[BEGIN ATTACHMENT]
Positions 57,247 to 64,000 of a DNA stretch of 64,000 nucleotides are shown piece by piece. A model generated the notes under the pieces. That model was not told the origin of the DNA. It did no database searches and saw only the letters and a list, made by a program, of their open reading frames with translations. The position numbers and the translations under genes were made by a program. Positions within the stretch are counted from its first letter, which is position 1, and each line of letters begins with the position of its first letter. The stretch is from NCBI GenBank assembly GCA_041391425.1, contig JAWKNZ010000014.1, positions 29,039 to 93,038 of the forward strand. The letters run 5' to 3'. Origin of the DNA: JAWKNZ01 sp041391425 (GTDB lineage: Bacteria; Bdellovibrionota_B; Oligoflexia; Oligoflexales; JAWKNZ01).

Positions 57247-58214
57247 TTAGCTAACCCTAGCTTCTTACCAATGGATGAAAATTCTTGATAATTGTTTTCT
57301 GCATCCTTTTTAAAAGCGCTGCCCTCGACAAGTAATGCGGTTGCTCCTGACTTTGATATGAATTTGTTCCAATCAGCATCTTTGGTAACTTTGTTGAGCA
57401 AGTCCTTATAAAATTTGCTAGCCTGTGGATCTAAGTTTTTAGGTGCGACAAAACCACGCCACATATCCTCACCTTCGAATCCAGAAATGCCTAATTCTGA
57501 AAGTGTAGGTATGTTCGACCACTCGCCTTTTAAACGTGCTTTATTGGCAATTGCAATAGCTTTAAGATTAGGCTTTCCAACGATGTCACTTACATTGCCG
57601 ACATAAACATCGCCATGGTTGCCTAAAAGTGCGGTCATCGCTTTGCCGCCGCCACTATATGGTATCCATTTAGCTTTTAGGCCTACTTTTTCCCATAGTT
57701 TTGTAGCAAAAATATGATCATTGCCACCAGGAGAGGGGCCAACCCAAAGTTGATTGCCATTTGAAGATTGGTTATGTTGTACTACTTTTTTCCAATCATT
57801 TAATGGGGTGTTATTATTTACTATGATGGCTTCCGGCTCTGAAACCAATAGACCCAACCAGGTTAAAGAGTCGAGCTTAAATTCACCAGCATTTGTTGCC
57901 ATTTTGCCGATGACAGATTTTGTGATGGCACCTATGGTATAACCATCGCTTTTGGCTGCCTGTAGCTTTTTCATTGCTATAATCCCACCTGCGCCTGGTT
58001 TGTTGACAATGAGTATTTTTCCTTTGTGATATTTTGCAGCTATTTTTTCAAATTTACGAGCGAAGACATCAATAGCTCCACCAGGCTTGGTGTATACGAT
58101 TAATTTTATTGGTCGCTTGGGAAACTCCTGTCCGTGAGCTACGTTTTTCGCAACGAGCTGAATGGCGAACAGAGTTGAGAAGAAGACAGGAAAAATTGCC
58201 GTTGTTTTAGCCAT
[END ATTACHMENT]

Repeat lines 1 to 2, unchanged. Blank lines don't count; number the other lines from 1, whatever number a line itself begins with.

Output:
Positions 57,247 to 64,000 of a DNA stretch of 64,000 nucleotides are shown piece by piece. A model generated the notes under the pieces. That model was not told the origin of the DNA. It did no database searches and saw only the letters and a list, made by a program, of their open reading frames with translations. The position numbers and the translations under genes were made by a program. Positions within the stretch are counted from its first letter, which is position 1, and each line of letters begins with the position of its first letter. The stretch is from NCBI GenBank assembly GCA_041391425.1, contig JAWKNZ010000014.1, positions 29,039 to 93,038 of the forward strand. The letters run 5' to 3'. Origin of the DNA: JAWKNZ01 sp041391425 (GTDB lineage: Bacteria; Bdellovibrionota_B; Oligoflexia; Oligoflexales; JAWKNZ01).

Positions 57247-58214